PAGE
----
Because of changes in state funding models, an alternative education program embedded at the Counseling Services of Addison County (CSAC) will not be allowed next year. It currently serves approximately 15 county students in grades 7-12.
“These are students that come from a tough background, either trauma or neglect or abuse, and need a slightly different flexible way to access their education,” said ANWSD Director of Support Services Kara Griswold at Monday night’s meeting.
In order to maintain funding next year, those students would need to be educated on a school campus somewhere in the county.
ANWSD officials are looking at the possibility of converting Addison Central School from an elementary school to an alternative education site that could accommodate the county students who are currently commuting to CSAC.
“Our district would operate as the fiscal agent, providing some of the education staff and generating memoranda of understanding with the other districts for facility costs,” explained ANWSD Superintendent Sheila Soule in an email to the Independent.
The current program at CSAC uses the equivalent of five classrooms and a kitchen, Griswold said at the meeting.
Staffing at the proposed alternative education site would consist of a STEM teacher, a humanities teacher, a director licensed to provide special education services, a part-time board-certified behavior analyst supervising two behavior interventionists, and a Medicaid-funded counselor from a community-based provider.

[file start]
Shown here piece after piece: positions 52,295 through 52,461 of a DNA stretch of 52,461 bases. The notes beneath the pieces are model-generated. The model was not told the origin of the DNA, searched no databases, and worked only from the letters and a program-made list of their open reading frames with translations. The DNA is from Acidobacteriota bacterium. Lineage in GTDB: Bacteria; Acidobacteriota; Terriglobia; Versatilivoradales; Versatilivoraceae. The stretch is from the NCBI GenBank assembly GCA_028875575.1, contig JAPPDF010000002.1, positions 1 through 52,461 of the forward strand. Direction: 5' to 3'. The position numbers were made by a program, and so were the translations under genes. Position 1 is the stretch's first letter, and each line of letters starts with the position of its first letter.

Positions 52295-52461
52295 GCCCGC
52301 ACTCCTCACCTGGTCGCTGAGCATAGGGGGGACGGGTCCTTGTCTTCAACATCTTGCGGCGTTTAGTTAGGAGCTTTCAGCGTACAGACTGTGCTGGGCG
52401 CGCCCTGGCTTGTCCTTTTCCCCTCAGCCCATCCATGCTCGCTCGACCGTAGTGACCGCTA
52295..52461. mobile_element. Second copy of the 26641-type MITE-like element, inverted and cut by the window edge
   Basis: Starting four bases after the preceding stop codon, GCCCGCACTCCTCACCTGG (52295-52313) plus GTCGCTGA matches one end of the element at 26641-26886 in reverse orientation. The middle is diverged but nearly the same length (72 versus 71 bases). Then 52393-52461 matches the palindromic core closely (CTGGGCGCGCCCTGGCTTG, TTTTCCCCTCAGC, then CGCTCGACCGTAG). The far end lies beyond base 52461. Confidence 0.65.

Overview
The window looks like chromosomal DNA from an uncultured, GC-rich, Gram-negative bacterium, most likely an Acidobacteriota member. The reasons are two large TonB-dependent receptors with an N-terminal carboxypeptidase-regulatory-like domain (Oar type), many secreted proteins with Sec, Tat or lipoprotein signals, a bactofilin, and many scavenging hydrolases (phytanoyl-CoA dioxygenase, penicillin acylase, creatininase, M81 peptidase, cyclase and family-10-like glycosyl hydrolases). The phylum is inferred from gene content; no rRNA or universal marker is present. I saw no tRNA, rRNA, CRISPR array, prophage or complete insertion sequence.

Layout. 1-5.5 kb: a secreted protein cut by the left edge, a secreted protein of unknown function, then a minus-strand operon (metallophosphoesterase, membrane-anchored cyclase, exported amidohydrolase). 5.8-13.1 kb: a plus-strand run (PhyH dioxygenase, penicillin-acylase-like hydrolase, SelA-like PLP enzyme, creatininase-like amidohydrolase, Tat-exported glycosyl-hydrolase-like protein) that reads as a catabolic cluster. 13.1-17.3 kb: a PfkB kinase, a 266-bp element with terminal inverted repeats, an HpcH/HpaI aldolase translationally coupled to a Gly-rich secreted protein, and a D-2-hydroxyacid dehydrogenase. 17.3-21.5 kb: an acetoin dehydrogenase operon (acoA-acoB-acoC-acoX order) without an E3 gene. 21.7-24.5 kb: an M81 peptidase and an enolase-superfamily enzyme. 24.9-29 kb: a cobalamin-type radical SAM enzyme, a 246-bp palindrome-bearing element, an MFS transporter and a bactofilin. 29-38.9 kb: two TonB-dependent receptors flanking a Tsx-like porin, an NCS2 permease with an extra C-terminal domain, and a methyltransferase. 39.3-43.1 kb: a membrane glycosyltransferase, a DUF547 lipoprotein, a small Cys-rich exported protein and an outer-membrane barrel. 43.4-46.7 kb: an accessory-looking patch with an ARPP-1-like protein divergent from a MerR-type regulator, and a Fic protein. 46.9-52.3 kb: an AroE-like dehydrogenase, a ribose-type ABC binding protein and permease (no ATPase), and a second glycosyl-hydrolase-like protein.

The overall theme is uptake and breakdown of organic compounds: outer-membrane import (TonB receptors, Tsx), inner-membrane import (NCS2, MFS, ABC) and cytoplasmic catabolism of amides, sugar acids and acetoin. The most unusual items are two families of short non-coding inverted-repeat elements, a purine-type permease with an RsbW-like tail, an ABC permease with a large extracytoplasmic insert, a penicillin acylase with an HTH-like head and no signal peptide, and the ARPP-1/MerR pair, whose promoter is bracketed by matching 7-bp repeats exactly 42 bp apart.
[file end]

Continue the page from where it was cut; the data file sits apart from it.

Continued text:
“The educational goals for the program will be to provide for the academic, social and emotional needs through project-based learning opportunities,” Soule said.
At the very least, such a program at ACS would be budget-neutral, said ANWSD officials. But there is also the possibility of earning revenue from students who may tuition in from other counties.
If the ANWSD chooses not to pursue this option it’s likely that the ACSD or MAUSD will, Griswold predicted at the meeting.
“Our decisions moving forward for fiscal year 2021 and beyond will be guided by all the input that has been received and all the input that will be received,” Rakowski said at Monday night’s meeting. “Sometimes these conversations have been difficult, and likely there’s going to continue to be challenging times, but I think one thing that’s clear is that we all care about our students and that is why we’re here.”
Over the past three months the board and its Community Engagement Committee (CEC) have sought as much feedback as possible, through a variety of avenues, said Kristina MacKulin, the committee’s chair.
“The next task of the CEC, at the direction of the entire school board, is to conduct future engagement opportunities related to what comes next for our district and our future,” she said. “This engagement will include public meetings and most likely surveys.”
The CEC will meet in December to begin planning a series of meetings and discussions for January and February, as well as to develop an outline and questions for the rest of the year.
“We are anxious to continue the conversation about what the future holds for our students, staff,families and community members and are hopeful that many people will want to join in these conversations.”
Reach Christopher Ross at firstname.lastname@example.org.